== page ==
Chairwoman of the Fed Janet Yellen was uncharacteristically upbeat concerning the state of the economy yesterday. The normally dovish Yellen remarked that it would be “unwise” for the Fed to wait too long to hike rates: “Waiting too long to remove accommodation would be unwise, potentially requiring the FOMC to eventually raise rates rapidly, which could risk disrupting financial markets and pushing the economy into recession.” In response the market-priced implied probability for a March rate hike rose from 30% to 34%, while a June hike clocked in at more than 73%.
Data in the U.S. has been released this morning that certainly supports Janet Yellen’s optimism. Retail Sales for January increased .4% from December against expectations for a .1% bump. The Consumer Price Index, that indicator of inflation, logged a .6% increase, far outpacing the .3% consensus figure. USD is feeling the love.
Data out of the U.K. was mixed. The job market there has recently overachieved in employment numbers, but underwhelmed in wage growth. Always a key indicator of the state of the economy, wage growth seems to be the (non-GDP) metric that is having the most impact on currency movements at this time both in the U.K. as well as the U.S.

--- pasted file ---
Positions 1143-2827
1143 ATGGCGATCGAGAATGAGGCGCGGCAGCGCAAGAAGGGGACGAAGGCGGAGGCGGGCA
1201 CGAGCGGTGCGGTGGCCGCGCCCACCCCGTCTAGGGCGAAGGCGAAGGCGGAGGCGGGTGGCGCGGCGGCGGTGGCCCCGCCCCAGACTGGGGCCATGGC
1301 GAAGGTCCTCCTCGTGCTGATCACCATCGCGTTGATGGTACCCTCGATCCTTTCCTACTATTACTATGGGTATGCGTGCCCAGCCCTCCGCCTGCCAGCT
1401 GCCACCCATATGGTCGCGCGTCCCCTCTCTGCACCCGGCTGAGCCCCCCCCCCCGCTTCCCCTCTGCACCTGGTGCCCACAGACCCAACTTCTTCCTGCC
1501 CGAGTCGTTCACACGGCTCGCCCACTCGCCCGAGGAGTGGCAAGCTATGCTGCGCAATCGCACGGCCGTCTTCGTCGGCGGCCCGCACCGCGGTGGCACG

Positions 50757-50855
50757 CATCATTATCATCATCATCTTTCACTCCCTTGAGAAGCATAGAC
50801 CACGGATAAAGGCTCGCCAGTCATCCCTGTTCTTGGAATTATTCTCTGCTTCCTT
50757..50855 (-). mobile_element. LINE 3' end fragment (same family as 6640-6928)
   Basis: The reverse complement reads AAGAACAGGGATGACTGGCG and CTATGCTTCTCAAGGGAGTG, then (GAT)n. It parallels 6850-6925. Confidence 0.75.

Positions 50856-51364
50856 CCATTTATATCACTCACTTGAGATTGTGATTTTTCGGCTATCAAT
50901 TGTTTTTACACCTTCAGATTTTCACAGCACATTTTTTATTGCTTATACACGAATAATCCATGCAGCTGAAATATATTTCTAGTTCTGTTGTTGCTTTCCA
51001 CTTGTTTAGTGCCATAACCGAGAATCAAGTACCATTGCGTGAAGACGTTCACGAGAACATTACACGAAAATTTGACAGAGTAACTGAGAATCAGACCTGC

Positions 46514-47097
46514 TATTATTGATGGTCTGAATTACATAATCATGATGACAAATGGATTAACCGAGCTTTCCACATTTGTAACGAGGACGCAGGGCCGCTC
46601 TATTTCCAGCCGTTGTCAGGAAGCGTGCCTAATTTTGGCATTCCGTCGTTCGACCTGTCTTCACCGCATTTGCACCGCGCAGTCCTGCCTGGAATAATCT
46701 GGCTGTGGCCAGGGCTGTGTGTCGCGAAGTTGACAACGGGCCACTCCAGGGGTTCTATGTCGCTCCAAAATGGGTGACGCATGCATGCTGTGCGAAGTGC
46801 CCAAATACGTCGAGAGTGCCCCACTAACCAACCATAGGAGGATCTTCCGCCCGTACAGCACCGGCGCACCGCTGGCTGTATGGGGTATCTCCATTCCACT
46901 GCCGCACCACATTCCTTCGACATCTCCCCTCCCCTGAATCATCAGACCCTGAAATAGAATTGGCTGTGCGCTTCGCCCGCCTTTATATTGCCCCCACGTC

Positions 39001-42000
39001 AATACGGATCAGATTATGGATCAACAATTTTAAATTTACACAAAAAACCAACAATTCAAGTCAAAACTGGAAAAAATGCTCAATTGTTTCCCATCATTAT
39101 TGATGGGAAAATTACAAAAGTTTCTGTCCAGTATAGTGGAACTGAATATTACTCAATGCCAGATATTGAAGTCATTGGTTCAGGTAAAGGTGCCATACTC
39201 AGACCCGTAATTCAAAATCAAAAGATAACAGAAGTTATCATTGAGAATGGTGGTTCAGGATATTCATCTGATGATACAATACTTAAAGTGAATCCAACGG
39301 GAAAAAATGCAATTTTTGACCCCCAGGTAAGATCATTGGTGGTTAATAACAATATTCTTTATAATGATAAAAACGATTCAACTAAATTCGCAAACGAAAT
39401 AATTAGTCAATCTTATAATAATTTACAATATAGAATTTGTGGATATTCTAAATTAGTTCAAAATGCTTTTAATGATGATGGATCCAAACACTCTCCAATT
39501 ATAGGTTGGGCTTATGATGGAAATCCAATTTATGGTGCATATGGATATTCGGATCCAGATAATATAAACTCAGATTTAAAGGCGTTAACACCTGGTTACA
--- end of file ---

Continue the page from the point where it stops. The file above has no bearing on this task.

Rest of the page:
The GDP in Greece is decreasing as tensions between the Greek government and her creditors increase. The IMF is strongly affirming that Greece must add extra measures if it is to reach the surplus it is aiming for, while Prime Minister Tsipras is staunchly refusing to entertain discussion of any further measures. The informal deadline for the latest Greek bailout talks is February 20th, with Greece’s €7 billion payment to the European Central Bank coming due in July.
EURUSD: Euro is down a bit, as it continues to feel the pressures of the political risks in France and Greece.
GBPUSD: Sterling is down substantially against the rising dollar, with weak wage growth as the major catalyst for the pound’s decline.
AUDUSD: Aussie dollar is down slightly against the U.S. dollar.
USDCAD: U.S. dollar is up slightly against the loonie on broad dollar strength.